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What We Get Wrong About Love Languages

What We Get Wrong About Love Languages

You know who I’m talking about, and your church probably includes one or two: the “casserole lady” who always brings food to the hurting, nourishment to the weary, comfort to the downcast.

She’s first on your doorstep with home-baked bread and brownies, with meatloaf and soup, and of course, with casseroles galore. She ensures you don’t need to plan and prepare meals when you’re grieving a loss, are freshly postpartum or find yourself in any other time of need.

I love the casserole ladies, but I am not one of them.

Sometimes I think about people with the gift of hospitality and I get this gnawing, guilty feeling. Why can’t I be more like them?

I wish I could; hospitality seems like the real spiritual gift. Delivering meals to doorsteps, inviting large groups into your home for meals, hosting people longterm as part of your family—this all sounds so very first-century Christian. I sigh and start to think I must not measure up.

But I think my perception toward the gifting of members of the church is off when I calculate this way. Maybe I shouldn’t be tallying things up like this. It shouldn’t be about me, me, me. It shouldn’t be about how valuable or useful my gifts are in comparison to somebody else’s.

We shouldn’t have a “usefulness hierarchy”—that’s a joy-stealer if ever I heard one.

Instead, I’ve come to believe that it’s about the love behind my actions. It’s about my offering of love to the Lord’s Beloved, for I speak a language of love to the Church that is no less valuable than those gifted in hospitality.

This idea of speaking a love language, ways that people speak and understand love, originated in Gary Chapman’s book The Five Love Languages, where he specifies these five love languages:
 words of affirmation, physical touch, acts of service, gifts and quality time.

I’ve mostly heard the idea of love languages applied to individual relationships, and to marriage in particular. It generally seems to be discussed in the context of getting your own needs met, explaining why you’re disappointed when they aren’t and of course making sure you meet your spouse’s needs in return. (I’m not saying that’s how it’s discussed in the book. I’m just saying that’s how I’ve usually heard it discussed amongst others.)

That approach just doesn’t satisfy me anymore. I want to reframe the gifts discussion, and I want to reframe the love language discussion. I want to stop talking about the gifts we receive from God and start talking about the love we offer back to Him. I want to move beyond just determining how I prefer to receive love, and start embracing the way I most wholeheartedly give love.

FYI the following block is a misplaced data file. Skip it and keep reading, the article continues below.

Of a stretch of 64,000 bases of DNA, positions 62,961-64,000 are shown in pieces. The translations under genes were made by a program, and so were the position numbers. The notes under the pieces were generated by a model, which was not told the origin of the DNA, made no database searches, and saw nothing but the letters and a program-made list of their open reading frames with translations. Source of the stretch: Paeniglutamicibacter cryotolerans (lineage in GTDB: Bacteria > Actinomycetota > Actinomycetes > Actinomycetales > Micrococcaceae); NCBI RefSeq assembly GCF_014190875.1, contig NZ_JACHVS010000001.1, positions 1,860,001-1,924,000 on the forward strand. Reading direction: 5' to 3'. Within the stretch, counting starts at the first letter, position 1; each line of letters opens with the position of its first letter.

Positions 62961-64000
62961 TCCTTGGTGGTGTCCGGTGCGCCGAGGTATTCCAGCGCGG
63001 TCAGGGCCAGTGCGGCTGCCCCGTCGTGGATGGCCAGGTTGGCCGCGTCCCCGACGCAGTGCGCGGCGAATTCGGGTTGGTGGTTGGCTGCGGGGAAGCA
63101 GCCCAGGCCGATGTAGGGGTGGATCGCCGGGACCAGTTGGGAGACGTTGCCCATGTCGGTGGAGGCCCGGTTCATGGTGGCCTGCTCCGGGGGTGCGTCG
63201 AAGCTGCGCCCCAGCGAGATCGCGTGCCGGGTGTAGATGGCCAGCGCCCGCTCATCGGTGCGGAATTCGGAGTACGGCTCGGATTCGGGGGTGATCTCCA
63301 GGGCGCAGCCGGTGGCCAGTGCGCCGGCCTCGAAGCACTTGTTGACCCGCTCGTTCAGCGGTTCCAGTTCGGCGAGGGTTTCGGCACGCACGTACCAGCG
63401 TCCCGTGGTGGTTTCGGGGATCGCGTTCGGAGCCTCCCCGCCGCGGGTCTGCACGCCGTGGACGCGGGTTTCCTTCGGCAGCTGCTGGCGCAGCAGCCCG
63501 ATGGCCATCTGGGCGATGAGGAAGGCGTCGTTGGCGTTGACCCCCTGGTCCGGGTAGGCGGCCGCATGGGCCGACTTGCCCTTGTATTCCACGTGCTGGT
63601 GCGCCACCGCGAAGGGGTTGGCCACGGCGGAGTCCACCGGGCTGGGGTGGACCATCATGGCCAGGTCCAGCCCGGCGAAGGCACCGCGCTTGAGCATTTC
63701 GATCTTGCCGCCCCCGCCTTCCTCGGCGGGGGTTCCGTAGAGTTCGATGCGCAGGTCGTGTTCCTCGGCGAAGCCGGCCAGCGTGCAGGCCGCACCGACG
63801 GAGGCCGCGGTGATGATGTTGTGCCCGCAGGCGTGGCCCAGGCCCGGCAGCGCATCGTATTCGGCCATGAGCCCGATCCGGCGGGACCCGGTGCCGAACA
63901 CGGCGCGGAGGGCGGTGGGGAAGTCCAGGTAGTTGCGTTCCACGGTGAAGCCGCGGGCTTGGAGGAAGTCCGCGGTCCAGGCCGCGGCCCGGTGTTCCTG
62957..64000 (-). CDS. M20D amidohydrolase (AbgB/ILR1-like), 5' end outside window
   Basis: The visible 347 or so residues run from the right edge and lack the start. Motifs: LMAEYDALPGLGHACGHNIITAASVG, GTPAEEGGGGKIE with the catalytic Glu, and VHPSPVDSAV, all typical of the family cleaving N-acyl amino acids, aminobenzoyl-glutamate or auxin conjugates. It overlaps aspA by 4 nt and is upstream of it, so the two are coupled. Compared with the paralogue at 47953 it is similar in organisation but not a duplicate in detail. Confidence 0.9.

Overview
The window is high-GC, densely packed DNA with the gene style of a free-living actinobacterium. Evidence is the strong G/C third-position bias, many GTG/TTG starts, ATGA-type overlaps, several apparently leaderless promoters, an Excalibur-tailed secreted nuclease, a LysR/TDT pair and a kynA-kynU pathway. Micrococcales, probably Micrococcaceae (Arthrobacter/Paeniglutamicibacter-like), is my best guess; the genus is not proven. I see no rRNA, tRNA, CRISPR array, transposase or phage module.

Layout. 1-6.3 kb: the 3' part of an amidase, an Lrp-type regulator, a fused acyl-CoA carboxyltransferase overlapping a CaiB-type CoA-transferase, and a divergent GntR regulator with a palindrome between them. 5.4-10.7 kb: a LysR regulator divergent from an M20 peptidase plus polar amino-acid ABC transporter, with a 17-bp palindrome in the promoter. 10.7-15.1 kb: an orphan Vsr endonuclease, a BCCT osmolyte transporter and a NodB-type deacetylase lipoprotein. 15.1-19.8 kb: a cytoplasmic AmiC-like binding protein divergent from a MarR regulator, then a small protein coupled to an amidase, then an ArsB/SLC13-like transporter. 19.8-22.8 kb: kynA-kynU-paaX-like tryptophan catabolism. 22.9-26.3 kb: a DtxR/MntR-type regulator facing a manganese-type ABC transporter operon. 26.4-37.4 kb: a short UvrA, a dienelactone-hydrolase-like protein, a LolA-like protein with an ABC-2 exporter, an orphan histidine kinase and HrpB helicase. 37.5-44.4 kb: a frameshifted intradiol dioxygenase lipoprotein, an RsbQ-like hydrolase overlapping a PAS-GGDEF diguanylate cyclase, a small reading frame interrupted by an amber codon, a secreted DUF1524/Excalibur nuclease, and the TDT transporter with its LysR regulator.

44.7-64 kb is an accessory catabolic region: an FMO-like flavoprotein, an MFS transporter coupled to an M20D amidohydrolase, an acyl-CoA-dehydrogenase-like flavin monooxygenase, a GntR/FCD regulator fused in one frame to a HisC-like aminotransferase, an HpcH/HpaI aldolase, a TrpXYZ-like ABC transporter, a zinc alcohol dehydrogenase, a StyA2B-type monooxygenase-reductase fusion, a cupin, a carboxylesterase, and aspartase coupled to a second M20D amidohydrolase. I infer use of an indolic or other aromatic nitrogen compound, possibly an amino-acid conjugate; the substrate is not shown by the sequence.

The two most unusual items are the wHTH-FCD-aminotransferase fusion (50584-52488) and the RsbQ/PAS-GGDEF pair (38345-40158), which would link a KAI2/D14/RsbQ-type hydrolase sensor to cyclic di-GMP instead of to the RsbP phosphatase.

Love Language to the Church

How do you speak love, out of an overflow of your own heart, to the Church? Not what you think you should be doing to serve. Not what you see someone else doing. Not what you’ve always done. But how do you speak love in such a way that brings you joy?

For me, the way I most wholeheartedly give love to the Body of Christ is through words of affirmation.

I use words with the hope of blessing people, not for my sake, but for theirs. I offer words, and not just in blog posts—though they’re here too.

I also pour all my love into emails and private messages, just because I want to, and because it brings me joy. It is through words that I give gladly and love fully.

I take my counsel from Peter, who says, “Do you have the gift of speaking? Then speak as though God himself were speaking through you,” and from Paul, who says, “If your gift is to encourage others, be encouraging.”

I hear their commission to speak and encourage not through the lens of gift or skill or talent, but through the lens of love.

I want the discussion of love languages to be about what we give, for the pure joy of it and not what we need from others. I want to approach service from the vantage point of love and not of just giftings. Not from a focus on me and what God has given me, but with the focus of offering my love to others.

Not in order to pigeonhole myself into speaking only one “language,” but to embrace the way I show love and to give my whole soul to it.

I want our love languages to be an outpouring of love, a breaking open of our alabaster boxes.

What is your offering of love to the Church? What language do you speak to her?

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